Feature Article of Tuesday, 20 October 2009
Columnist: Y.M. Alex & J.D. Indiana
[By Y.M. Alex, Ph.D; J.D. Indiana, U.S.A.]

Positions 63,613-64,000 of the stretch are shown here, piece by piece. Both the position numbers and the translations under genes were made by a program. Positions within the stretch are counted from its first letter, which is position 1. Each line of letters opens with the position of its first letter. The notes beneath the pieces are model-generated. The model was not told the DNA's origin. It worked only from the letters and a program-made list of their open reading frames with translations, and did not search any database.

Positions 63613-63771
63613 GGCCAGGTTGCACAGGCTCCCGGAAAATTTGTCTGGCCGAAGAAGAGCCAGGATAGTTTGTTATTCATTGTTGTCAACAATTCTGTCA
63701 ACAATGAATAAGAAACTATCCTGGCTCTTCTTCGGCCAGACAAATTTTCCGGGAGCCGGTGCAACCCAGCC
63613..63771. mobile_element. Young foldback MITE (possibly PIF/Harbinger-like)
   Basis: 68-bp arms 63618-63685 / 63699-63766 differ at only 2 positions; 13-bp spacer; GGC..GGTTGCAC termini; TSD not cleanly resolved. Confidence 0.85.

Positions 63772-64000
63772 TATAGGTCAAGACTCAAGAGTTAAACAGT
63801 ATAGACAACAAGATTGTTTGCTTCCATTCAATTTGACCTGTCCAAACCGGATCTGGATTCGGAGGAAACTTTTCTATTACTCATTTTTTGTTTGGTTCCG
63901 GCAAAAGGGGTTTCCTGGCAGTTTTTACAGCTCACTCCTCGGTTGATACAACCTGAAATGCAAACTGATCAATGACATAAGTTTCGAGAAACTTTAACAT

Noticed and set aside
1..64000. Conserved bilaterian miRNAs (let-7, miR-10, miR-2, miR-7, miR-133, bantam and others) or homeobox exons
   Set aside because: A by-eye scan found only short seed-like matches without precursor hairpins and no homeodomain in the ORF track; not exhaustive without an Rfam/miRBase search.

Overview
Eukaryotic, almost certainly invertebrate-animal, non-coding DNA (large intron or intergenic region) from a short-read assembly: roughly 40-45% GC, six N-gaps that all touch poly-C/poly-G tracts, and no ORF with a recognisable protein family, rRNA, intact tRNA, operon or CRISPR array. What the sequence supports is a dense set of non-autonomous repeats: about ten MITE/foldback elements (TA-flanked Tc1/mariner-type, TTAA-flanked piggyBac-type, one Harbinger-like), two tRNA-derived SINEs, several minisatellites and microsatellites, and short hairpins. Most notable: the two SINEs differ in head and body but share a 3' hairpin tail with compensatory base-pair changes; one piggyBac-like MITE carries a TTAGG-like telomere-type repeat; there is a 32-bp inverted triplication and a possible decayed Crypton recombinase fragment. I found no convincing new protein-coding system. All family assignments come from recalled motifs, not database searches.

Two biographies are being reviewed: Ghana’s current President John Agyekum (“J.A.”) Kufuor’s [Between Faith and History: A Biography of J.A. Kufuor by Ivor Agyeman-Duah. Oxfordshire: Ayebia Clarke Publishing] and Pakistan’s assassinated President Zulfi Ali Bhutto [Zulfi Bhutto of Pakistan: His Life and Times by Prof.Stanley Wolpert, Oxford University Press]. Ironically, the two Third World leaders staunchly believed in democratic norms and, as a result, came to power through the ballot box as well as the popular voting in their respective countries. Also, they were Oxford-educated lawyers (attorneys). Invariably, they distinguished themselves in their legal profession before being elected in their nations, Ghana and Pakistan, respectively. There is a histo-political coincidence between Lawyers Kufuor and Bhutto, as their biographies have pointed out. For example, President Kufuor earned his initial legal qualification at Lincoln’s Inn in London, but later he entered Exeter College of the University of Oxford in September 1961. The Institution (Exeter College), according to biographer Agyeman-Duah, was established in 1314, and “it is one of the oldest learning institutions in the world” (p.20). The young Bhutto initially entered the University of Southern California (USC). As biographer Prof. Wolpert wrote, “After two years at USC, in June of 1949, Zulfi moved to Berkeley,” (p.31). The future Pakistani leader studied hard to earn first class (summa cum laude) degree from the University of California at Berkeley, before he applied for admission to enter the University of Oxford to study Law at Christ Church College in 1950; later, he was also “enrolled at Lincoln’s Inn, reading for the bar and eating the requite number of dinners there, even as [Mohammed Ali] Jinnaj had done sixty years before,” (p.40). As far back as in 1950, Bhutto had firm intentions to study law at Oxford, just like Kufuor did much later, although he needed an initial guidance. For example, when the young Bhutto first met Christ Church College Counselor Hugh Trevor-Roper (who later became Lord Daker), the counselor asked him what he wanted to study, and Bhutto was quoted as telling the eminent Oxford don: “ I said, I wanted to study jurisprudence and law,” (p.37). Similarly, in a conversation with the late Professor Kofi Abrefa (‘K.A’) Busia (a future Prime Minister of Ghana and Kufuor’s political mentor), he “wished to find out what Kufuor was doing [in London]….Busia continued his inquiry and asked what the young man wanted to do after the [London Bar] examination,” (p.18). “I want to go to Oxford University,” Kufuor told him. The distinguished Ghanaian sociologist and educator took time to explain to the young and impressionistic Kufuor the Oxford system, since he had studied constitutional law(and other subjects) at University College under the then Exeter College rector K.C. Wheare.After promising to provide a reference letter for Kufuor, he was eventually recommended by Dr. Busia to Professor Wheare because Kufuor had pleaded with him in the following words: “ If your professor is still alive and teaching at Oxford, then he would be the one I will want to study under,” (p.19), Consequently, Bhutto and Kufuor, from different geographic areas(i.e. Asia and West Africa, respectively) and of varied generations, embarked on their separate Oxford ambitions. Agyeman-Duah, among other lofty details, wrote: “Kufuor enrolled in Law for the first two terms, and took what was called Law moderation. One had to pass this programme to continue studies at Oxford…” (p.20). Similar to what the young Zulfi Ali Bhutto had done in meeting with then Counselor Trevor-Roper, when the young Kufuor met with Exeter College Law Tutor D.D. Hall for assessment “ to find out if you [Kufuor] are up to the required standard,” (p.18). At the meeting at the Rector’s Lodge, Hall asked the future Ghanaian leader if he could pass the British Bar final examination. “Kufuor replied, ‘Of course I will pass.’ But the conversation did not end. Mr. Hall gave the caveat, “If you pass, you have been admitted. But you must pass, otherwise you cannot come [to Oxford],” (pp.19-20). Kufuor’s Biography.